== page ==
The FDA’s accelerated drug reviews skip some important research methods – they typically do not use trials with active comparators or clinical outcome measures, according to two new studies.
FDA’s accelerated drug reviews skip some important research methods – they typically do not use trials with active comparators or clinical outcome measures, according to two new studies.
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Published in the September 23, issue of BMJ, the first study was led by Aaron Kesselheim, MD, with Harvard's T.H. Chan School of Public Health. The second study was also led by Kesselheim and Bo Wang, PharmD, a Harvard medical student and pharmacist.
FDA’s fast-track reviews have increased around 3% annually since 1987. However, the researchers noted, the trend was driven mainly by applications involving drugs that were not first-in-class and/or were for expanded indications of already approved products (supplemental NDAs).
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"Though expedited programs should be strictly limited to drugs providing noticeable clinical advances, this trend is being driven by drugs that are not first in class and thus potentially less innovative," Dr Kesselheim wrote in the first study.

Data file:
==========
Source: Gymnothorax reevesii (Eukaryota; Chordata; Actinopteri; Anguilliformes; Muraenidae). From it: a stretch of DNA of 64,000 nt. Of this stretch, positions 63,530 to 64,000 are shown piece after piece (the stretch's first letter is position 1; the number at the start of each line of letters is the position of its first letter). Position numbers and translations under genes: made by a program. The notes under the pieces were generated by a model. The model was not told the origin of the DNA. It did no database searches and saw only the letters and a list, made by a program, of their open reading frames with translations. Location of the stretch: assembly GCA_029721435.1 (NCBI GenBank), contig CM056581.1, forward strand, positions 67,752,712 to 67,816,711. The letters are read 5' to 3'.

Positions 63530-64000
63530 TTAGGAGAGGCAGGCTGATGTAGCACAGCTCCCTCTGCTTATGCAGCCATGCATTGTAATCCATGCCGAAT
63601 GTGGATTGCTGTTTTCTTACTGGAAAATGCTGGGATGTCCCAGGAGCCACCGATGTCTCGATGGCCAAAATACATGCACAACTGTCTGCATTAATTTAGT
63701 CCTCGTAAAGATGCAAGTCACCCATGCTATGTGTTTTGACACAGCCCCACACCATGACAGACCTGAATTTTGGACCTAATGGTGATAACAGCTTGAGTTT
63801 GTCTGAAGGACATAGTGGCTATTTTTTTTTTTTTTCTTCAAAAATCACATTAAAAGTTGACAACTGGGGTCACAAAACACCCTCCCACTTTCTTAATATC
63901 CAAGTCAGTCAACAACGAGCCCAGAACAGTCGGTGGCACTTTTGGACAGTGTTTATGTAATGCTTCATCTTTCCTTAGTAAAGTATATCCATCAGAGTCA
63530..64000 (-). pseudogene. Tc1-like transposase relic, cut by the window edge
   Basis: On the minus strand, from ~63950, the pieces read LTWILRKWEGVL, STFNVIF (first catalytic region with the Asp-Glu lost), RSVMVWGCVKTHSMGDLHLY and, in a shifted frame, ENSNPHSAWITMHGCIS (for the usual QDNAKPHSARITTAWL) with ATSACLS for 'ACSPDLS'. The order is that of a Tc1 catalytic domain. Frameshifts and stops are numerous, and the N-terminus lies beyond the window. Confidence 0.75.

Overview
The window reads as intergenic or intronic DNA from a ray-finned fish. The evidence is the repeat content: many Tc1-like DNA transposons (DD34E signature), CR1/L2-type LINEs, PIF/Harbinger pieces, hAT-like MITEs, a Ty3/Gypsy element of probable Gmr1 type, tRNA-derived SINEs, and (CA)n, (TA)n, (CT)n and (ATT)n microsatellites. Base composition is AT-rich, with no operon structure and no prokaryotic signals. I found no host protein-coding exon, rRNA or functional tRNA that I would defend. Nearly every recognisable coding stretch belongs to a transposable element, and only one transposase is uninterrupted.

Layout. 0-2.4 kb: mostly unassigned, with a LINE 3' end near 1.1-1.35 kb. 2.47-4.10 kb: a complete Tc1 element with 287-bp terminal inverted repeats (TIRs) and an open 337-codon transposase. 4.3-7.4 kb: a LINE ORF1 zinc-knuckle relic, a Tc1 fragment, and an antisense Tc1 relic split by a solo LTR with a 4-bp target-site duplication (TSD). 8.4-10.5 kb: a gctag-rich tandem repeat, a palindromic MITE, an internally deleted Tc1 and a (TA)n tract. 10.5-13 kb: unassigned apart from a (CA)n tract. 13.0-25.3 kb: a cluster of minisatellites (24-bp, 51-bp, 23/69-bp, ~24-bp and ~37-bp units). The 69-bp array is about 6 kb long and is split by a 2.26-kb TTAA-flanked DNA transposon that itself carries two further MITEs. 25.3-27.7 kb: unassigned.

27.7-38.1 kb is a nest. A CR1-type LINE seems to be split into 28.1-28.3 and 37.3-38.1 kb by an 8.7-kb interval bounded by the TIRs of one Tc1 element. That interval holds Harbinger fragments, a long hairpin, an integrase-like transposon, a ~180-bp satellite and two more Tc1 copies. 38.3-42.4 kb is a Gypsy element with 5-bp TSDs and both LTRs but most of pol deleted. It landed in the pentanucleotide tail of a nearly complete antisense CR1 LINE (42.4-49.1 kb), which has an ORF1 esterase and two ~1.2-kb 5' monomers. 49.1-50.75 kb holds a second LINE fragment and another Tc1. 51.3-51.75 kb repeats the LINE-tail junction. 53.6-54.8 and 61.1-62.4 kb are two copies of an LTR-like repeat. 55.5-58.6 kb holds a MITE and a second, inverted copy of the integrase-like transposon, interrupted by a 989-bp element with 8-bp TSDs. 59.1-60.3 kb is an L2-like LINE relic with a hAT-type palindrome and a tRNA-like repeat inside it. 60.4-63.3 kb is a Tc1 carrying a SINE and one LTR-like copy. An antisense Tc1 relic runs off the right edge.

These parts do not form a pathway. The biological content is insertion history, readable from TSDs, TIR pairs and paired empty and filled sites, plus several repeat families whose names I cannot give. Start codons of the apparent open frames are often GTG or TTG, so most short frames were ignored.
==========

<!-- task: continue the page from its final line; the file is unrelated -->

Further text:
Given the increased likelihood of post-approval changes in the prescribing information for the expedited approval drugs, “regulators may want to ensure that the provisional nature of these drugs is well communicated to patients and physicians,” Dr Kesselheim wrote. “Currently, only drugs approved through accelerated approval have this information integrated into their official labels.”
In addition, FDA may want to consider new guidance on advertising practices to ensure that all advertisements prominently feature the limited nature of the data supporting agents approved through these pathways, Dr Kesselheim wrote.
In the first study, the researchers noted that FDA approved 774 drugs since 1987, and priority review was the most common approval process at 43%. Accelerated approvals were the least common at 9%.
The second study examined the types of comparators and endpoints used in efficacy trials for approvals of supplemental indications, compared with the data supporting these drugs’ originally approved indications.
Thirty percent of supplemental approvals for new indications were supported by efficacy trials with active comparators, compared with 51% of modified use approvals and 11% of approvals expanding the patient population, almost all of which related to pediatric patients.
“Although we do not conclude that any of these approvals were mistaken, pediatric patients have unique physiologies and pharmacokinetic characteristics that may require more rigorous trials to confirm both the efficacy and the safety of drugs previously approved only for use in adults,” Dr Kesselheim wrote.
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